When you purchase a house, you are typically making the biggest investment and buying decision of your life. In addition to making payments over the course of a thirty-year mortgage, you will also be responsible for the upkeep and maintenance on your home. It’s critical that you keep up with improvements and renovations so that your property is properly maintained and continues to increase in value each year. As you decide on which renovation projects to tackle each year, it’s important to also evaluate how you will pay for the improvements. There are a variety of financing options to consider so it’s crucial to do your research and choose the credit option that is best for you.
If you are looking at doing a mid-sized improvement project, securing a personal loan to pay for the work is a great option. This form of financing is available through credit unions, banks and online lenders to get the funds you need. With a good credit rating, you will secure the best interest rates and terms when you borrow. Since these are unsecured funding instruments you don’t have to put your house up as collateral.
Home Equity Line of Credit (HELOC)
HELOCs fall under the category of second mortgages. When you take out a Home Equity Line of Credit, you are borrowing against your house and you put your property up as collateral. Because this is secured financing, you can get more favorable interest rates and terms for this type of lending. HELOCs most often come with variable rates, which is advantageous during times of easy financing but can be detrimental if interest rates start to rise. You can borrow against this revolving line of credit, repay the full amount and borrow again against the line as needed. The interest you pay is typically tax deductible.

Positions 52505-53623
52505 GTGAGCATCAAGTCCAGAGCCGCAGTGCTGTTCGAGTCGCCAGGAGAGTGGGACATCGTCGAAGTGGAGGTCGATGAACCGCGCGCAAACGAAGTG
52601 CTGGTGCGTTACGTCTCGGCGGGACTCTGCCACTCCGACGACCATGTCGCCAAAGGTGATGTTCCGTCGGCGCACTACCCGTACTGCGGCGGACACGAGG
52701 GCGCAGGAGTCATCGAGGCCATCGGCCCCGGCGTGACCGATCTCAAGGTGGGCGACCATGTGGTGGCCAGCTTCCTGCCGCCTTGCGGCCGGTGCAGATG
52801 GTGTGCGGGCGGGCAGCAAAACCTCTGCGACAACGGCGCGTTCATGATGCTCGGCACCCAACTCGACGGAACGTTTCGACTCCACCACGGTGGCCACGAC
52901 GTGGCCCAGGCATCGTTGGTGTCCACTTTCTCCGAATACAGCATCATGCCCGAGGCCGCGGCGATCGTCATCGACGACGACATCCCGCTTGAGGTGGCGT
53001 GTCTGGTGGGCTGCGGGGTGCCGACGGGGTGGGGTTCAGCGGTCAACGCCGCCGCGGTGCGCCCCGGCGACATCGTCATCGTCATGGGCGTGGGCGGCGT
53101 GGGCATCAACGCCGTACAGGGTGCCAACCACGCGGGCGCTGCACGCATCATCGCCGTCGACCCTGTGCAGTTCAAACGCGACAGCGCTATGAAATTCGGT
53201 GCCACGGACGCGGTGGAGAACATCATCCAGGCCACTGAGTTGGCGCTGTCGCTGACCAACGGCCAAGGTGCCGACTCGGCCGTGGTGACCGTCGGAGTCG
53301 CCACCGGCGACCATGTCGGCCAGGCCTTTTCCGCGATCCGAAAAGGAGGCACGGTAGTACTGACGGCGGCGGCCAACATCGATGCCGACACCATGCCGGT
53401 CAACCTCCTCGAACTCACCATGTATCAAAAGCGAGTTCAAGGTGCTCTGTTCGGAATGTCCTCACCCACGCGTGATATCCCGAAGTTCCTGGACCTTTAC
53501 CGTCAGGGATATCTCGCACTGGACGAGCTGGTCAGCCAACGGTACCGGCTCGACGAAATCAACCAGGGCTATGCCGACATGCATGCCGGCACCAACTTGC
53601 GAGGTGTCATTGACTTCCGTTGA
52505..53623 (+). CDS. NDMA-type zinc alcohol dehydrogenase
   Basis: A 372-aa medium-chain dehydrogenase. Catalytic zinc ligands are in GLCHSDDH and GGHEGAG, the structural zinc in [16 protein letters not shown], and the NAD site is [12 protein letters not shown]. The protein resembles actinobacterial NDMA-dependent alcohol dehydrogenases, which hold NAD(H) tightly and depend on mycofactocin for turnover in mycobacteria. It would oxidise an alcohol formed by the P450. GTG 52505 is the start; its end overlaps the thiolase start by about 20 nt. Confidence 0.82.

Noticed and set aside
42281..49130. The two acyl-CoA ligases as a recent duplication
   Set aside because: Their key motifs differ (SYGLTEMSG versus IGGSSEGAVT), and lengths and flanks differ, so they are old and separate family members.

Home Equity Loan
Another form of second mortgage is the Home Equity Loan. With this form of financing you receive all the proceeds in a lump sum rather than money being available as a line of credit. Once you receive the funding you can pay for your renovations and begin to increase the value of your property. You can also use the funds to pay for other things, such as tuition and debt consolidation. Interest rates for Home Equity Loans are better than they are for personal loans because this is secured financing where your house is collateral for the note.
If you have built up significant equity on your property and you want to leverage that equity to pay for renovations, you can refinance your home and take cash out at closing time. This form of financial offering typically lets you borrow up to 80% or 90% of the value of your property. Payments are low because you get a low fixed rate and can have a term of up to 30 years. On the flip side of things, you may have to pay closing costs and points. No closing cost options may be available if you are willing to pay slightly higher interest rates. Funds can be used for anything, from major planned renovations such as new bathroom installations to other smaller purchases like buying a new suite of furniture.